FIG. 5B is a diagram of a method for processing requests, in accordance with an embodiment of the invention.

DETAILED DESCRIPTION OF THE PREFERRED EMBODIMENTS

The following embodiments describe a method and apparatus for creating accounts on a computer connected to a heterogeneous computer network bypassing an intervening administrator action. In one embodiment, a user can initiate the request to create an account. In another embodiment, a computer program such as a software agent can initiate the request to create the account bypassing administrator intervention. It will be obvious, however, to one skilled in the art, that the present invention may be practiced without some or all of these specific details. In other instances, well known process operations have not been described in detail in order not to unnecessarily obscure the present invention.

FIG. 2 is a diagram illustrating a network-A 200, in accordance with an embodiment of the invention. In one exemplary embodiment, multiple computers with various operating systems (OS) can access data possibly stored on a network attached storage (NAS) device 240 via the network connector 110. The OS is not limited to a particular type, but examples of currently available OS types include a Unix® system 210, a Mac OS system 220, and a Windows® OS system 230. Further, currently available examples of the Unix® system 210 can include a Linux OS, a HP-UX OS, and a Solaris OS. Moreover, currently available examples of the Windows® OS system 230 can include NT, Windows® 2000, and XP. However, any OS is possible, as long as the OS manages the resources and the processes that use the resources of the computer.

To share data, components such as the multiple computers and devices coupled together via the network connector 110, can use a communication protocol to share the data. In one exemplary embodiment, a communication protocol such as Samba or Network File System (NFS) can facilitate data sharing. For example, regarding Samba, if the Unix® system 210 requires particular data such as a file that exists on the Windows® OS system 230, then Samba can facilitate file sharing between the two computers by establishing the message format between the components. However, any communication protocol is possible as long as the communication protocol facilitates data sharing between different components of the network-A 200.

In another embodiment, a hypertext transfer protocol (HTTP) can facilitate data sharing between components of the Internet. For example, a first computer can access data over the Internet by communicating with a second computer geographically distant from the first computer. As long as both computers are coupled to the Internet and can share data via HTTP, accounts can be created on either computer without the intervening administrator action 120.

FIG. 3 is a diagram illustrating another network-B 300, in accordance with an embodiment of the invention. Components such as the client 104, the file server 105, and a database system 340 are coupled together via the network connector 110. Further, the file server 105 can include a database 330. In one embodiment, the database 330 can provide data for authenticating accounts. However, in another embodiment, the database system 340 can provide data for authenticating accounts. In addition to providing data to authenticate accounts, the database 330 and the database system 340 can reference the directories created for the accounts. For example, directories without a set storage limit can reside on the NAS 240. Subsequently, an account identifier in the database 330 or the database system 340 can reference the directories. However, any method to authenticate accounts is possible, as long as collisions between existing account identifiers and new account identifiers are resolved. Further, although the directory can represent an account that can store data, any method of storing data possible, as long as the client 104 can access the data.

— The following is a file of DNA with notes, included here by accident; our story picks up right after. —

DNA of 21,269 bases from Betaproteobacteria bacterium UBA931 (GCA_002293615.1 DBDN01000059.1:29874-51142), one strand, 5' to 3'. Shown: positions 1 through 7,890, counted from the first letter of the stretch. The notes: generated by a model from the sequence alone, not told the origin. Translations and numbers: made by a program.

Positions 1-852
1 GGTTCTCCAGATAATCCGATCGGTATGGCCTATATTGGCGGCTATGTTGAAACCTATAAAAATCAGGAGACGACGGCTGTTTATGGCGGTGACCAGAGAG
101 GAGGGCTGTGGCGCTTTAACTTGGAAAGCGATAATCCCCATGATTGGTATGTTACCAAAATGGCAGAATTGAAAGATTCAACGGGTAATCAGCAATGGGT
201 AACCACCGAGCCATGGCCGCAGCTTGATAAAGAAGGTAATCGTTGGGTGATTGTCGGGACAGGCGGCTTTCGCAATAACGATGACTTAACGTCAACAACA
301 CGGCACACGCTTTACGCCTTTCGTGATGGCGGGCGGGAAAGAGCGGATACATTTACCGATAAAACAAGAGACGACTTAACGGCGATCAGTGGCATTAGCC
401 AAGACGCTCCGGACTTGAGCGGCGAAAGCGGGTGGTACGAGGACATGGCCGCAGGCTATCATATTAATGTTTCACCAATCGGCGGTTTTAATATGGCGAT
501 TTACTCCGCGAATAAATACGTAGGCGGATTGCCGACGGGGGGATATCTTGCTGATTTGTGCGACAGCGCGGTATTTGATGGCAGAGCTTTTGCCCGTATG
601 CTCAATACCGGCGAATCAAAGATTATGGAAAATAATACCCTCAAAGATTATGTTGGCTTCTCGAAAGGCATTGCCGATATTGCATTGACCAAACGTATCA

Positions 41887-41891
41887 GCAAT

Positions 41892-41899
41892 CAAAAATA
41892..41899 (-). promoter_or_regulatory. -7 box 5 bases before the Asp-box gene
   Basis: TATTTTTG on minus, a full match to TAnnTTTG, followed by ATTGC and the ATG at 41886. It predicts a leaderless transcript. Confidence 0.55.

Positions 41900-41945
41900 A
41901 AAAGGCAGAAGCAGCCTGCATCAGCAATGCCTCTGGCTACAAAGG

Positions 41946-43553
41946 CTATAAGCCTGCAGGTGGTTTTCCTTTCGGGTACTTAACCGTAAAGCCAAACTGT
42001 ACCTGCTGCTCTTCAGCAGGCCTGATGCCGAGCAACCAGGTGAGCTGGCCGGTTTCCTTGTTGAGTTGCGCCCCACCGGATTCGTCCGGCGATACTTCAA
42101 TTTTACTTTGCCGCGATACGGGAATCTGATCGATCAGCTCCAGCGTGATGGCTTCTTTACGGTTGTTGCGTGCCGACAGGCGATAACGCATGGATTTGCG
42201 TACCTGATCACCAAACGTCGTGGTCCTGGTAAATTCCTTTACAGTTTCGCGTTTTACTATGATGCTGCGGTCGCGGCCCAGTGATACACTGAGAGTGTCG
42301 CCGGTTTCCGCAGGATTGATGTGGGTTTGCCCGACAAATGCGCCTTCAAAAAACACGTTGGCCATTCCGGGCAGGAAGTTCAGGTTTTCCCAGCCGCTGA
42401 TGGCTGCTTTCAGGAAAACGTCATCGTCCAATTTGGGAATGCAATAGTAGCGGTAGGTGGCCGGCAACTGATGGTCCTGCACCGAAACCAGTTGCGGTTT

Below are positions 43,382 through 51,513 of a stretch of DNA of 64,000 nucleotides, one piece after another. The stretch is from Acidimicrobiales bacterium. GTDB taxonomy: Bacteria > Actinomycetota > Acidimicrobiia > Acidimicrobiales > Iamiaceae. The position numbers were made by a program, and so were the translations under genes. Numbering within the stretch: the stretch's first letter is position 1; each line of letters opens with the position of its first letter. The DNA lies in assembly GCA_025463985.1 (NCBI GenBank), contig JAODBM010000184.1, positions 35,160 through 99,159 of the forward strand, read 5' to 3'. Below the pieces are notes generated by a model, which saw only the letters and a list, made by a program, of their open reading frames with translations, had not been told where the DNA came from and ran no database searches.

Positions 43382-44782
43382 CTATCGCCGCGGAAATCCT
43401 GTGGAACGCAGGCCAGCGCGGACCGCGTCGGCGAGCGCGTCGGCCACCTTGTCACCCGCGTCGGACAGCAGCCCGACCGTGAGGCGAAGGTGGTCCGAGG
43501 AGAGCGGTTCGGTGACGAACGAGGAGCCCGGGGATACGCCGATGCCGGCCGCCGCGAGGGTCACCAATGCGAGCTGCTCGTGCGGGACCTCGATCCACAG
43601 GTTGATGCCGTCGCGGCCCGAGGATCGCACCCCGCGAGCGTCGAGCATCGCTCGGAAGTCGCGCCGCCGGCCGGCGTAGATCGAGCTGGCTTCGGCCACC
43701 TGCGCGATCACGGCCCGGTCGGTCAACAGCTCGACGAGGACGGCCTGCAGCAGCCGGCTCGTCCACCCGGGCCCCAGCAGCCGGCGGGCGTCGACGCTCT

In other exemplary embodiments, the account and the method to reference the account can reside on the same component. Further, if the client 104 or the filer server 105 have sufficient storage and processing capabilities, then account creation, account authentication, and account access without communication to the administrator 103 (FIG. 1) is possible without accessing another component in the network-B 300.

Returning to the embodiment illustrated in FIG. 3, the network-B 300 shows a program 310 coupled to the database 330 operating on the filer server 105. Further, the client 104 can operate a requester 320 that is capable of transmitting the account identifier to the program 310. The program 310 can wait for requests for account creation from the requester 320 and subsequently process the requests. Although the program 310 and the requester 320 can operate on the client 104 and the file server 105, in other embodiments, the program 310 and the requestor 320 can operate separately or in combination on the components shown in FIG. 2.